A survey of the growing use of computer simulation models of disease processes and metabolism includes a report on the success of a couple asthma simulation models named Bill and Allen to predict that an approach for asthma treatment wouldn't work.
Because Bill's asthma didn't seem to reflect real life and Allen didn't respond to the interleukin-5 blockers, Aventis didn't pursue these compounds as potential asthma therapies. The Entelos model seems to have been accurate. Despite promising animal studies, when other companies recently tested interleukin-5 blockers in people, they found that the compounds have much less effect than the researchers had originally expected.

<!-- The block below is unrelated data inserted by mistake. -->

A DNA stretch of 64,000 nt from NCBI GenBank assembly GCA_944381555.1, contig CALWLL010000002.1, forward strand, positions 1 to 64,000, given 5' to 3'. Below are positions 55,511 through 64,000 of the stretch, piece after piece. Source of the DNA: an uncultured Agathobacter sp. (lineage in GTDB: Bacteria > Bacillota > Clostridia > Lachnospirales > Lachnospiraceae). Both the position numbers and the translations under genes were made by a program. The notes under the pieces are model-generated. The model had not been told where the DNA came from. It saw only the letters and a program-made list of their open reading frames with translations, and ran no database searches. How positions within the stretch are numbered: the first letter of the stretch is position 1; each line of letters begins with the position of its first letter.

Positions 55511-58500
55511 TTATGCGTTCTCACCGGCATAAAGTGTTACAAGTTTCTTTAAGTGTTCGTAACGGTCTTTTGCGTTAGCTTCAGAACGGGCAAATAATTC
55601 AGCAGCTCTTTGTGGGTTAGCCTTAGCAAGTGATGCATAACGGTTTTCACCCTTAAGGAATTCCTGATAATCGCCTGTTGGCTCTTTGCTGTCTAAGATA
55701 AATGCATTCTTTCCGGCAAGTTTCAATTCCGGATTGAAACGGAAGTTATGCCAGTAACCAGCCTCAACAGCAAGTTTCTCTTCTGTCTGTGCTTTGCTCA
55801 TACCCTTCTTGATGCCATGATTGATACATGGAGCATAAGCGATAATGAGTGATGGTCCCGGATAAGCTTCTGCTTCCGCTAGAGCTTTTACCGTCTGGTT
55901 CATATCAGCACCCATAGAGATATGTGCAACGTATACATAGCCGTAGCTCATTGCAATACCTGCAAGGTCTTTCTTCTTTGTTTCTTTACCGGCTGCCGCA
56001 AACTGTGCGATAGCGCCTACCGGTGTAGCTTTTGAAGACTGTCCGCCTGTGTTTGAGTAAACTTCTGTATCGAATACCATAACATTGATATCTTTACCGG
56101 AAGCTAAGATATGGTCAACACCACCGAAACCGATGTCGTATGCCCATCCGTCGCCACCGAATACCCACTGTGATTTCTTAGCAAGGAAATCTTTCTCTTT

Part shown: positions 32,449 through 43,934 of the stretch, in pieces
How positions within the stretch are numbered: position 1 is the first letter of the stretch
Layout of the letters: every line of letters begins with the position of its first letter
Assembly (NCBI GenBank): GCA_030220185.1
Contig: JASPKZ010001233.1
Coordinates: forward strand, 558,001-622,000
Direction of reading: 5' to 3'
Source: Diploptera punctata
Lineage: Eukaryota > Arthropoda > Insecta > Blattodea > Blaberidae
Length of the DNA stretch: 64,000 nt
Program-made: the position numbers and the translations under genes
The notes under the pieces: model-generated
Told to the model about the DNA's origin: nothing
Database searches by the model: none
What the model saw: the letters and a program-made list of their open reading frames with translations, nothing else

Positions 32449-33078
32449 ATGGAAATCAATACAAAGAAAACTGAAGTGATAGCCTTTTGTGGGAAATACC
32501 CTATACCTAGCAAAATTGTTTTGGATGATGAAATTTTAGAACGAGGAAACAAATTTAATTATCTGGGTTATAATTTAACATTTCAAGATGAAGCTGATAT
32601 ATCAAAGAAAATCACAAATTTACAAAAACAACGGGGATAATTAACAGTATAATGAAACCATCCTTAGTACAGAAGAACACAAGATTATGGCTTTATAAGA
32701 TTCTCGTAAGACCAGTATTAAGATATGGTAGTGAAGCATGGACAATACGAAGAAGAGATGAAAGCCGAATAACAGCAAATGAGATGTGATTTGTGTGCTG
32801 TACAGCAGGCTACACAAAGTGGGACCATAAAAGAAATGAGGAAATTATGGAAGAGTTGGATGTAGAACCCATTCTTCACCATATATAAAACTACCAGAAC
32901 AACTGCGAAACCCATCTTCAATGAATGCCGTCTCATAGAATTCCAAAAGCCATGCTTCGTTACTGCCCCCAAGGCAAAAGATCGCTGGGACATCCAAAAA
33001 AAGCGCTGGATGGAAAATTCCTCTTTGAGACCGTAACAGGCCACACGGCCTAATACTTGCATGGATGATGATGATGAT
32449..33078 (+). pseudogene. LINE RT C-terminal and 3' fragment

Each simulation of a disease begins by modeling the normal physiology and interaction of the organs involved. "We are striving for a whole-body approach to health and disease," says Jeff Trimmer of Entelos. "We want to use [our models] to understand how a person gets sick." Even when models don't seem to simulate what happens in real life—as in Bill—the findings can help researchers better understand physiological factors that are important in causing diseases, says Trimmer.
Computer simulations will eventually speed the rate of biomedical advance by orders of magnitude.
|Share |||Randall Parker, 2002 December 17 12:56 AM Biotech Advance Rates|